MENU

Creatine Pros and Cons: Cracking the Code

May 29, 2023
14 min read

The sports nutrition industry is convoluted. A few years ago, most supplement companies (and social media influencers) were going gaga over glutamine, arginine, and Tribulus. However, it wasn’t long before these supplements were disproven. Furthermore, most fad supplements have one (or rather two) things in common. First, they are hotly priced and can burn a hole in your pocket. Second, the only gains seen after taking these supplements are in the P&L statements of the manufacturers, whereas there is little to no difference in the bottom line of the lifters.

Fitness enthusiasts are a vulnerable bunch. Many supplement companies exploit their users by claiming insane results. 

But enough with the rant about the supplement companies; let’s turn our attention to the true protagonist of the discussion — creatine

Creatine is one of the most popular supplements in the sports nutrition industry. In stark contrast to all the supplements mentioned above, the sand-textured white powder is one of the most studied supps on the market. Many athletes believe it is as close to performance-enhancing drugs (PEDs) as we will ever get without violating the WADA (World Anti-Doping Agency) prohibited substance list. [1]

Contrary to what most people think, creatine is not a new supplement. Creatine was first discovered in 1832 when Michel Eugene Chevreul extracted the compound from meat. It entered the mainstream in 1992 after two Olympic gold medalists credited creatine as part of their success. [2][3]

In this article, we go over the basics of creatine, its advantages and disadvantages, dosage and safety, and the final verdict on whether you should add it to your fitness regimen. 

What is Creatine?

Understanding Creatine

Creatine is produced naturally in the human body from amino acids, the building blocks of protein. It is found primarily in muscle cells but is also present in the brain, central nervous system, and heart. 

Creatine is also present in red meat and seafood. Creatine helps improve exercise performance and muscle mass by facilitating the recycling of adenosine triphosphate, primarily in muscle and brain tissue. This is a fancy way of saying that creatine helps shorten your rest duration between sets by replenishing your ATP reserves, allowing you to do more in a short period, which helps maintain a high training intensity. 

Although creatine is produced naturally in the body and can be consumed through real food, many athletes prefer using a creatine supplement to optimize their creatine intake and get the most out of their training.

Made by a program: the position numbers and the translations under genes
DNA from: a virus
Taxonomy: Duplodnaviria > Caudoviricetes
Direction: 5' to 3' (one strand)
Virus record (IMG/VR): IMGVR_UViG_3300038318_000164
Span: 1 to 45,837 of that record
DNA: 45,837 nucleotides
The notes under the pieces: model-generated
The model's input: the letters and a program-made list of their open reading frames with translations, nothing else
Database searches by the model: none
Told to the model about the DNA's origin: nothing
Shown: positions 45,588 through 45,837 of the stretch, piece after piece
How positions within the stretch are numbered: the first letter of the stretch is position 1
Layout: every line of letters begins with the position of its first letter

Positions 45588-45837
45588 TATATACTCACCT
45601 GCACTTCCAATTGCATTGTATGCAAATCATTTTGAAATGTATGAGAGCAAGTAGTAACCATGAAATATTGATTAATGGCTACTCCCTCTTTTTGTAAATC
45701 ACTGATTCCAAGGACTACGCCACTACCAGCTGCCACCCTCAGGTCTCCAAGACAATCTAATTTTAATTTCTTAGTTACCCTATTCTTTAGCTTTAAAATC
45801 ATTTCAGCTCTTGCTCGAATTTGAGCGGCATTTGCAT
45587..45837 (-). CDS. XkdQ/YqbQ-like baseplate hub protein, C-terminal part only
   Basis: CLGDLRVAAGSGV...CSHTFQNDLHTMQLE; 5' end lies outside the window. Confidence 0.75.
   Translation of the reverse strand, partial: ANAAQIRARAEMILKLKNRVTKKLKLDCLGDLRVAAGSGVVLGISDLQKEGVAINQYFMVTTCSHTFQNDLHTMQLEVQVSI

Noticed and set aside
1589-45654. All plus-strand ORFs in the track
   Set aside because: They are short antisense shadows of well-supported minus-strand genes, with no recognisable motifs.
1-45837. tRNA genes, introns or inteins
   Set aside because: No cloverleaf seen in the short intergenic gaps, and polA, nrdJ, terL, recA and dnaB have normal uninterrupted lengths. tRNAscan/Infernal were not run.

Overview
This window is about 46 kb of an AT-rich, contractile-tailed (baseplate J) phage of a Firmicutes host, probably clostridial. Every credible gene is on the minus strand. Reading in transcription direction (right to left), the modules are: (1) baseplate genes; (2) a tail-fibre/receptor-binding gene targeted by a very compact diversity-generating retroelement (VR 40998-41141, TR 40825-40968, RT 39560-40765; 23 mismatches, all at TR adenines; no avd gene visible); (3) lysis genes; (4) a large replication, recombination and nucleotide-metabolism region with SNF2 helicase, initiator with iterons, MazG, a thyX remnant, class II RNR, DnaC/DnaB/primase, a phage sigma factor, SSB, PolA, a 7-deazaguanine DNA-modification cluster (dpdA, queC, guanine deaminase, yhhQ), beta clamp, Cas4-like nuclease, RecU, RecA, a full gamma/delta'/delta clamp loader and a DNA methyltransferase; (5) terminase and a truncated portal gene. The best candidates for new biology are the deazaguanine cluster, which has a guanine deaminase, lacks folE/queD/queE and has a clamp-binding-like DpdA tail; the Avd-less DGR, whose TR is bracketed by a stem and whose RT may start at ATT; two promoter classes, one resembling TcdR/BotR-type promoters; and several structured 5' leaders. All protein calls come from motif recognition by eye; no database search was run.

Creatine is widely used by serious lifters in supplement form; however, its use routinely generates several safety concerns. Besides talking about the pros and cons of creatine, we will also address how to take this supplement safely. 

Pros of Creatine

Using creatine supplements entails several benefits, including:

Helps Boost Muscle Mass

Most people notice an improvement in overall muscle mass development within 8-12 weeks of starting supplementing with creatine. 

Creatine increases adenosine triphosphate (ATP) production in the body, the primary energy source for muscle contractions. After you have built satisfactory muscle creatine stores, creatine supplements can enhance ATP synthesis, allowing for more prolonged and intense workouts, leading to greater muscle stimulation and growth. [4]

Plus, creatine improves muscle protein synthesis, which is the process by which the body builds new muscle tissue. Creatine can boost protein synthesis and increase the rate at which muscle fibers repair and rebuild after a workout. [5]

Creatine has also been shown to activate the mammalian target of the rapamycin (mTOR) pathway, a signaling pathway involved in muscle growth. This pathway regulates protein synthesis, cell growth, and muscle hypertrophy. [6]

Creatine supplements are infamous for making you retain water. Although water retention might not be ideal for an athlete on a shredding routine, others can benefit from the cell volumization delivered by creatine supplements.

Boost Muscle Mass

Improves Strength and Energy

Creatine supplementation increases phosphocreatine (PCr) levels in the muscles, which can improve ATP regeneration. Quick ATP replenishment enhances your energy reserves, reduces muscle fatigue, and boosts recovery. Many lifters experience a sharp uptick in their strength levels after adding a creatine supplement to their stack.